There was a substantial amount of episode one that was new material. Some of it quite well-done, such as the Miss Minutes narrated orientation cartoon. One bit of it looked like it was a clip from something else (the DB Cooper Escape bit), but wasn’t. And also, the number of clips they picked were not focused on recapping Loki’s entire life, but rather to set the stage (and allow the audience to see how devastated Loki is to learn that not only does his mother die, but he is somewhat to blame).
That said, by episode two they are done with the set-up. Loki knows his only hope for any kind of continued existence is to keep being useful to the TVA. And right now the TVA is trying to capture another Variant of Loki that not only broke the timeline, but is out to do something else—we just don’t know what. There is a lot of fun back and forth as Agent Mobius tries to manipulate Loki, and Loki literally replies to one such attempt, “It’s so adorable you think you can manipulate me.” And Mobius demonstrates that he is good at sniffing out Loki’s lies.
Loki figures out that the other Variant Loki has been impossible to track down because they’re hiding inside Apocalypses. Not full-on end an entire world Apocalypses, but moments in history when no one in a particular region survives. The reasoning being that the presence of the time-hopping variant can’t leave any ripples in the time line, because none of the people the Variant interacts with has any impact on the future.
I want to note that as Loki explained this I had a flashback to Connie Willis’ 1992 science fiction novel, Dooms Day Book, as that bit about a time traveler’s presence at a point just before everyone dies can’t change history is an important plot point. I’m sure Willis wasn’t the first person to do this, but I was thinking about the time traveler who was trying to figure out why she landed an English Medieval village just weeks before the entire village will be wiped out by the Plague when the time machine was supposed to take her to a different period.
Anyway, there is a hilarious scene where Loki proves his theory by getting Mobius to take him to Pompeii moments before the volcano erupts, and he jumps up on a cart and shouts out in Latin that he’s from the future and they’re all going to die. And his actions don’t cause Mobius timey-wimey tricorder like thing to register anything.
They next pick a spot based on the pack of bubblegum that The Variant had given a little girl in the scene from episode one, and they find themselves a few decades in our future in a kind Walmart with a hurricane bearing down about to kill everyone.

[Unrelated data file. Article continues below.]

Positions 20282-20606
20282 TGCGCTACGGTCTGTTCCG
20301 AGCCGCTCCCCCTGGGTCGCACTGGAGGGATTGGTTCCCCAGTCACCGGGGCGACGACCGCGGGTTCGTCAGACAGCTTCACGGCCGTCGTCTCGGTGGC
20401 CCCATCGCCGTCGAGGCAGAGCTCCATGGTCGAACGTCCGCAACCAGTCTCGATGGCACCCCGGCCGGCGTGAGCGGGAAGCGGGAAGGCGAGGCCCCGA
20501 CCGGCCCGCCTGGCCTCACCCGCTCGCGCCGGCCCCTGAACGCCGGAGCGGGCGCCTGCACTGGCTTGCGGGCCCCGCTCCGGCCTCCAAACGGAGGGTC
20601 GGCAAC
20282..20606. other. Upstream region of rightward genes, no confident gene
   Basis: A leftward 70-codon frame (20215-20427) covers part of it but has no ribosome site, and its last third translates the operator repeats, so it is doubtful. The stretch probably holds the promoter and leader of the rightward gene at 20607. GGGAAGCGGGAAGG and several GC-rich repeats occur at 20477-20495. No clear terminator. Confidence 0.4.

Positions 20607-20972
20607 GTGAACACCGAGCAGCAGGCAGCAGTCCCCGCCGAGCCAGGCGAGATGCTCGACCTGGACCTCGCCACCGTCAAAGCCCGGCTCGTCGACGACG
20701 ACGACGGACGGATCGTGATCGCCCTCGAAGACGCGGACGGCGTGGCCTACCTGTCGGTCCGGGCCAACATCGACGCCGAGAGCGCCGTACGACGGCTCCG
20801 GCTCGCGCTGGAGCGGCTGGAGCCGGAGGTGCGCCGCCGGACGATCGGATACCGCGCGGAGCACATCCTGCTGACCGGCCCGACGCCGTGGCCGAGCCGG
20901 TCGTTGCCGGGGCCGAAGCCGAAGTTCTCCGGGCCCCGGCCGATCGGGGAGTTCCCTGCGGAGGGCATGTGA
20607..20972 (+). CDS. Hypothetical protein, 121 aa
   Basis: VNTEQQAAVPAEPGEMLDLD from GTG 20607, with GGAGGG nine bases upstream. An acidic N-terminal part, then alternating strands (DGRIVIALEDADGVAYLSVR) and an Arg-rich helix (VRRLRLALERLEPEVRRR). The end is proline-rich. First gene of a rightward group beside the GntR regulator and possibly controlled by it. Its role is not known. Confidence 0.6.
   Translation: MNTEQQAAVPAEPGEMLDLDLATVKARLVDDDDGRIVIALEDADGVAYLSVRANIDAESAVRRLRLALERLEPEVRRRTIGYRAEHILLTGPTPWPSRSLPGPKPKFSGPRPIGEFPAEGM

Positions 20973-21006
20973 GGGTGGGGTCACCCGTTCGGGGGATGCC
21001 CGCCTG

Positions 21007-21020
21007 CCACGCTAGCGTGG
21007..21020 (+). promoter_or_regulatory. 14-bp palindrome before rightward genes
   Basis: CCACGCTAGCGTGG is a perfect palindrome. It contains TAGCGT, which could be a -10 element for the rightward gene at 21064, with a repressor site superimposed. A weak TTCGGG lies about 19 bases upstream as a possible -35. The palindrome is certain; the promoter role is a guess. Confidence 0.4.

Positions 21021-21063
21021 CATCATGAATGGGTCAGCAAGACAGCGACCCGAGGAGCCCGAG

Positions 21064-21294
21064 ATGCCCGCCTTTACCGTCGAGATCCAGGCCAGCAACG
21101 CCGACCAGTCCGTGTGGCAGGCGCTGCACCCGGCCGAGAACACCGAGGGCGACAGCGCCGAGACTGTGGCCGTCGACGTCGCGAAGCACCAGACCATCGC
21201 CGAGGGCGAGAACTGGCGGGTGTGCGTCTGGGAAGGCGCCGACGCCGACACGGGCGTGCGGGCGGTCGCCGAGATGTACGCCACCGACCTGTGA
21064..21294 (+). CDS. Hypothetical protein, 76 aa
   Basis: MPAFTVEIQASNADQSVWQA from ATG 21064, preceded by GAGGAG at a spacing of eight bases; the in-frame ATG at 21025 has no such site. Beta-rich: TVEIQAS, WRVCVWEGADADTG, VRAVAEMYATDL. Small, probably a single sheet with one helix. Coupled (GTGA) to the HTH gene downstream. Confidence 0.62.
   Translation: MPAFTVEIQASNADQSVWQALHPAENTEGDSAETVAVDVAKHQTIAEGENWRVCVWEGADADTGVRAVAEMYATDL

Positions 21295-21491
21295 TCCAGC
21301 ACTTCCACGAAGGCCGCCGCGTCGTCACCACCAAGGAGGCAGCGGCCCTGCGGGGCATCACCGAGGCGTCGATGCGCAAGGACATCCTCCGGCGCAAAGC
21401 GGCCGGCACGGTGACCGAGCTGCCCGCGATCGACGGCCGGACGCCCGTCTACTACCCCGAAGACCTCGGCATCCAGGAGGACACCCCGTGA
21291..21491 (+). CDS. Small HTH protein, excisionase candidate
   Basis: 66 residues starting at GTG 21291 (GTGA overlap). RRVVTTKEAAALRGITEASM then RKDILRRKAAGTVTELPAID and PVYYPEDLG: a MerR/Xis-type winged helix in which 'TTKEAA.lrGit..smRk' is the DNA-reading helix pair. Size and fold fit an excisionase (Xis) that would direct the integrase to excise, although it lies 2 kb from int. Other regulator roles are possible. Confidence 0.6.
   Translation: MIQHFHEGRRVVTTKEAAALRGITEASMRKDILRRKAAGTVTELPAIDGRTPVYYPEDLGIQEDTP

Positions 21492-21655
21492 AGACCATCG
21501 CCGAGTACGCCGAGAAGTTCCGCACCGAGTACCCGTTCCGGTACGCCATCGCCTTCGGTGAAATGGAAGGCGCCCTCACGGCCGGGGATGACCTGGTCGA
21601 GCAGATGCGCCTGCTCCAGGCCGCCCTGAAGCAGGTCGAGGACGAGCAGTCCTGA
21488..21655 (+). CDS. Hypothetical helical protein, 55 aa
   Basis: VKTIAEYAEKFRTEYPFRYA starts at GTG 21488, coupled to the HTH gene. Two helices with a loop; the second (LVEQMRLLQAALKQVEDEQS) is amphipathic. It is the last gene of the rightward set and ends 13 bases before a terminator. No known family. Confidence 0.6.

Loki finds The Variant, has a bit of a fight and some banter. The big reveal here is that this Loki is female. Our Loki doesn’t bat an eye, but anyone really familiar with Norse Mythology knows that Loki as swapped genders a few times as part of a scheme in some of the old legends (in one of them he even gets pregnant, and gives birth to a magical horse). So this isn’t some newfangled woke thing that SJWs are forcing onto Marvel. (I’m sure somewhere out there people are writing angry tweet about it).
The Variant escapes and Loki leaps through the time portal after here, apparently leaving Mobius and the other Time Agents behind. Oh! And The Variant has built a bombs or bombs out of all those Reset Charges earlier, and may have just broken the Sacred Timeline altogether.
And I’ve been on the edge of my seat for days waiting for episode three!
Time for a review of the latest episode of WandaVision: “A Very Special Episode…” Since I keep taking too long to finish these, I’m going to try to do a bit less verbose in my recapping and focus on reviewing. And before we get into that, I want to mention up front that while I thus far love this show playing on Disney+, it is still unfortunate that the Disney corporation is refusing to pay Alan Dean Foster and other authors money they are owed for media tie-in novels.
This week’s episode continues the trend seen in the first three where Wanda, Vision, and the town of Westview moves through the decades with styles, decor, and so forth evoking sitcoms of a particular era. This episode has moved into the 80s, and while i recognized the styles and at least the homages during the opening sequence to Family Ties, but I have to confess that while I am familiar with a lot of the sitcoms of the 50s, 60s, and 70s, I didn’t watch much TV during the 1980s1. So I probably missed a bunch of subtle stuff in this one.
This episode moved back and forth between the viewpoint of Wanda and Vision inside the reality bubble, and the scientists and agents outside. With some direct interaction that did not go very well. It was interesting, it was intense in places, and the mystery managed to deepen some more. I don’t think I can say more without spoilers, so if you don’t want to read those, stop now!
Seriously, spoilers ahead!
Time for the next installment in my weekly WandaVision episode review. I reviewed the first three episodes here. I’ll try to to stick to one episode at a time going forward.